For Your Consideration

For Your Consideration

“Affordable?” internet coming soon to a latitude near you

Thom examines the good news/bad news scenario of Elon Musk’s satellite internet project

Here’s the good news: Fibre-optic quality, high-speed internet is finally physically within reach of Canadians in remote and rural areas.

Here’s the bad news: Fibre-optic quality, high-speed internet, while finally within physical reach, may not be within financial reach of remote and rural Canadians.

When Elon Musk, the owner of SpaceX, launched his Starlink project in 2015, the promise was of affordable internet for the world.

In October 2o20, the CRTC (Canadian Radio Television Commission) granted Starlink a licence. At the end of January, the company expanded its Canadian testing stage to potential users in B.C. from the 48.4 latitude to 51.7 (sorry Smithers rural, you’re North of 54).

That may be just as well, because it is expensive.

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The hardware alone is an upfront cost of $649 and the subscription is $129.

Yikes. I have fibre-optic. With no upfront costs, it is $49 a month. And it is flawless. I did a little test recently. I had my TV running netflix, my phone running sportify and my computer streaming news all at the same time. No problems whatsoever.

By all accounts, Starlink will provide that same level of service, but that’s a lot of money, at least to me.

Here’s the good news: If you can hold off, Starlink may be facing some serious competition. Jeff Bezos, the owner of Amazon, has launched (yes, I am doing that intentionally) his own spacecraft company (Blue Origin) and satellite internet company (Project Kuiper).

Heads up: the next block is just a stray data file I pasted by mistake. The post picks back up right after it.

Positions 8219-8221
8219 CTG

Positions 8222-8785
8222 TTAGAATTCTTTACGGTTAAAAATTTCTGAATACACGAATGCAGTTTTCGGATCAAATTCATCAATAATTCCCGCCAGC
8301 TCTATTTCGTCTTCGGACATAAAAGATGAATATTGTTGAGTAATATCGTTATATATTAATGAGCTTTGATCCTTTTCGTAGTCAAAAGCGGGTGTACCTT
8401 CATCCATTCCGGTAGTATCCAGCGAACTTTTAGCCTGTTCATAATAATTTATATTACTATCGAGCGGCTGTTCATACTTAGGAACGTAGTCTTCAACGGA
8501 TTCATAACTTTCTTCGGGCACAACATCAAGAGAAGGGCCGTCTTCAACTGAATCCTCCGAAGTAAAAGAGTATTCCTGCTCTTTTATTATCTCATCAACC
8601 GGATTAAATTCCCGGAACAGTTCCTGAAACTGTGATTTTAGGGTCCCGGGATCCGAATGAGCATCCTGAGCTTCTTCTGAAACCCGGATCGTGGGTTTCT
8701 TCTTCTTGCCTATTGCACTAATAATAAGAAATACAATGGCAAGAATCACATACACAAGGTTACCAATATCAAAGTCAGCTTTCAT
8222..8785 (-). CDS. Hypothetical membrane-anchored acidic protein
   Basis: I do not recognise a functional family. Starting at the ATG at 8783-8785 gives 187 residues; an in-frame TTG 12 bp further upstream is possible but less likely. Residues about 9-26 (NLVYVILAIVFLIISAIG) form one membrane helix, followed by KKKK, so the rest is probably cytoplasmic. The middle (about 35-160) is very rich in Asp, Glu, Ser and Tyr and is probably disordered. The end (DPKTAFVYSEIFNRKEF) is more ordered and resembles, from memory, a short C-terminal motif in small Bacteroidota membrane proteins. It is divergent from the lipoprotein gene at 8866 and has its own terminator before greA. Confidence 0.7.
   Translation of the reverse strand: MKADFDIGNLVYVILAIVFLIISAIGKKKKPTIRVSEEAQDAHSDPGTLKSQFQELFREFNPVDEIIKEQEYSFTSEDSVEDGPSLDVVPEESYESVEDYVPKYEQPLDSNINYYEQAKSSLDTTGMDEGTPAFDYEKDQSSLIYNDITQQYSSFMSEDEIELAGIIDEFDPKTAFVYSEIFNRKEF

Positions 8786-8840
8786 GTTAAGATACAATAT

There are also smaller players, including Telesat, a made-in-Canada solution that uses a slightly different business model that will not involve end customers having to purchase hardware.

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In theory, competition should drive down the cost, although I’m a little cynical about that once you factor in human greed.

Here’s the bad news: SpaceX has already launched (literally) nearly 1,000 satellites into low Earth orbit. Musk has permission for another 11,000 and is seeking to increase that by 20,000 more.

Bezos is planning on initially putting up 3,2000, but one can only assume that will also dramatically increase. Telesat has so far ordered almost 300.

That’s a lot of space junk, which has astronomers seriously concerned.

Musk has promised to address those concerns.

Hopefully all of these issues can be sorted out. Access to internet has become a necessity in the modern era and the COVID-19 pandemic has underscored even futher the digital disparity based on geography.

It should almost be a national infrastructure project.

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